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James G. Mingo v. Board of Review

SUPERIOR COURT OF NEW JERSEY APPELLATE DIVISION


August 15, 2011

JAMES G. MINGO, APPELLANT,
v.
BOARD OF REVIEW, DEPARTMENT OF LABOR AND GOLFSMITH NU, L.L.C., RESPONDENTS.

On appeal from the Board of Review, New Jersey Department of Labor, Docket No. 269,110.

Per curiam.

NOT FOR PUBLICATION WITHOUT THE APPROVAL OF THE APPELLATE DIVISION

Submitted August 9, 2011

Before Judges Waugh and Koblitz.

Petitioner James G. Mingo appeals the decision of the Board of Review upholding a determination that he was not eligible for temporary disability benefits. We affirm.

Mingo applied for unemployment benefits on August 30, 2009. His claim was approved and he began receiving benefits. On November 2, 2009, he was involved in an automobile accident and became disabled and unable to work. Because he was unable to work, he became ineligible to receive further unemployment benefits. He was advised to apply for temporary disability benefits, but was denied because he did not have sufficient New Jersey employment to qualify.

Mingo appealed to the Appeal Tribunal, which held a telephonic hearing on March 25, 2010. The Tribunal subsequently upheld the denial of temporary disability benefits. Mingo appealed to the Board of Review, which affirmed the Appeal Tribunal on September 22, 2010. This appeal followed.

"The judicial capacity to review administrative agency decisions is limited." Brady v. Bd. of Review, 152 N.J. 197, 210 (1997). Generally speaking, we will "intervene only in those rare circumstances in which an agency action is clearly inconsistent with its statutory mission or with other State policy." George Harms Constr. Co. v. N.J. Tpk. Auth., 137 N.J. 8, 27 (1994). Only if the agency's action was arbitrary, capricious, or unreasonable should it be disturbed. Brady, supra, 152 N.J. at 210.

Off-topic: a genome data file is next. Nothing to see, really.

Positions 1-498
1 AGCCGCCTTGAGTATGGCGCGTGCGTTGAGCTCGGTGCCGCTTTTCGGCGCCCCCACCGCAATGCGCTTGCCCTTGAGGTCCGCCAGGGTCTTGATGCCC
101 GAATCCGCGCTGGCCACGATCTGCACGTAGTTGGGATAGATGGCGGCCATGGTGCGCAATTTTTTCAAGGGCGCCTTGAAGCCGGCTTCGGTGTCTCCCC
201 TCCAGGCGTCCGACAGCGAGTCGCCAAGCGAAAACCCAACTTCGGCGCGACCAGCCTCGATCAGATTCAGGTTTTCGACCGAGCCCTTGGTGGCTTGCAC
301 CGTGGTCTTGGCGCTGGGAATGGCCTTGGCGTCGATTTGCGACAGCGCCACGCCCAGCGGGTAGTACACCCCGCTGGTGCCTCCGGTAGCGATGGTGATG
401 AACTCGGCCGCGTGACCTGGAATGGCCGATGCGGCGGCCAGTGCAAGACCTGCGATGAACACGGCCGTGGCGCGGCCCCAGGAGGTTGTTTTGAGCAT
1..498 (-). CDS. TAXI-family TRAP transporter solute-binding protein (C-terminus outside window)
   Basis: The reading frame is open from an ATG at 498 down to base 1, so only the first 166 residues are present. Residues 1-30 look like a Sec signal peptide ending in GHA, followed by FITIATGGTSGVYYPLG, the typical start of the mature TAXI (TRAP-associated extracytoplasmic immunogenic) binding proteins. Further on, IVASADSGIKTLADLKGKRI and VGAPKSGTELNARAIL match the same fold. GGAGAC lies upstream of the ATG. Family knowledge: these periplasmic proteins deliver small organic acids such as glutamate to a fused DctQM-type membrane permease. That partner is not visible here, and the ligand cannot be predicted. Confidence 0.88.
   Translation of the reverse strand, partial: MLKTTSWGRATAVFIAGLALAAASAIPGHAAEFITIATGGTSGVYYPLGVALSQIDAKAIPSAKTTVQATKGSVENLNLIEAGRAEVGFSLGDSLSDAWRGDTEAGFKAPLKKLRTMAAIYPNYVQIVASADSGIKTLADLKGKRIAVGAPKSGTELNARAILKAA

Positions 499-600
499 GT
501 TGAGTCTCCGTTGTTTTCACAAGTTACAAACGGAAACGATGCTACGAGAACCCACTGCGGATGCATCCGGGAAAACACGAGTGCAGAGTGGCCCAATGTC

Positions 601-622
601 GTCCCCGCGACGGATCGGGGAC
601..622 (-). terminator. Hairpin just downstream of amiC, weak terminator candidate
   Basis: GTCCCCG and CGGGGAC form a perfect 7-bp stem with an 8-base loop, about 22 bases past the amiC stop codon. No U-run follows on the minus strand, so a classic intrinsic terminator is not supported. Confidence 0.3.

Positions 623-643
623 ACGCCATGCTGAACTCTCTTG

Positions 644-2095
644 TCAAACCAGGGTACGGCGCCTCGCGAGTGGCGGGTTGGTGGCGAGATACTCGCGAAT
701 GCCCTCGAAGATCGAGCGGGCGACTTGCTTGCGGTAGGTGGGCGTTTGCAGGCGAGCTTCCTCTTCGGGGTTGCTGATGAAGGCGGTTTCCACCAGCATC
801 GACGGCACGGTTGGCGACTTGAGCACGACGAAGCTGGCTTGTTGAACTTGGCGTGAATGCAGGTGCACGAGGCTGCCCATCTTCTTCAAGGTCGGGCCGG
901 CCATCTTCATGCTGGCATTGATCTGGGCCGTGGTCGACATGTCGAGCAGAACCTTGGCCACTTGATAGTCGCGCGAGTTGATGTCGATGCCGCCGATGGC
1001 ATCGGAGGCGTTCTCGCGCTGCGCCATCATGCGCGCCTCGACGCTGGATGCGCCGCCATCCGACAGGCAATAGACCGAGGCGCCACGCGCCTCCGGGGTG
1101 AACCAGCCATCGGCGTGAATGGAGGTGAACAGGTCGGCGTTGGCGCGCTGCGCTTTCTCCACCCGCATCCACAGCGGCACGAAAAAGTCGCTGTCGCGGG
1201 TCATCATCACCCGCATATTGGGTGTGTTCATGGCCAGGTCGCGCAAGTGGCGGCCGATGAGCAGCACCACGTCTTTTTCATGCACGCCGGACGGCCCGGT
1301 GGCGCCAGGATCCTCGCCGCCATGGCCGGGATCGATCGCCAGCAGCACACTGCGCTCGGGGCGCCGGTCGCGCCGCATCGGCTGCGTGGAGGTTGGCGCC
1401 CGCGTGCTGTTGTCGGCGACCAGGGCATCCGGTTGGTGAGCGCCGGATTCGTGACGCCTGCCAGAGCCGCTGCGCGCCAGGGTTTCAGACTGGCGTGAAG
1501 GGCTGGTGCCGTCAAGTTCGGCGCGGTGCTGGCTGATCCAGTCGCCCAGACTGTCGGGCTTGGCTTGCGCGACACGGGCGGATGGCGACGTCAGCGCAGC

The reviewing court "should not disturb an administrative agency's determinations or findings unless there is a clear showing that (1) the agency did not follow the law; (2) the decision was arbitrary, capricious, or unreasonable; or (3) the decision was not supported by substantial evidence." In re Virtua-West Jersey Hosp. Voorhees for a Certificate of Need, 194 N.J. 413, 422 (2008); see also Circus Liquors, Inc. v. Governing Body of Middletown Twp., 199 N.J. 1, 9-10 (2009).

Our review of the record on appeal leads us to conclude that the agency's decision in this case was not arbitrary, capricious, or unreasonable. Prior to his unemployment, Mingo was employed by a New Jersey employer and then a New York employer. Although wages earned from both were eligible for establishing the required base period for unemployment benefits, see N.J.S.A. 43:21-21(a), the wages earned in New York were not eligible for that purpose with respect to temporary disability benefits because the New York employer does not contribute to New Jersey's temporary disability fund. See N.J.S.A. 43:21-4(f)(3) and N.J.S.A. 43:21-25 to -31. In addition, the Appeal Tribunal's determination with respect to the use of a prior base period for unemployment benefits claimed earlier is supported by the record of the telephonic hearing.

Affirmed.

20110815

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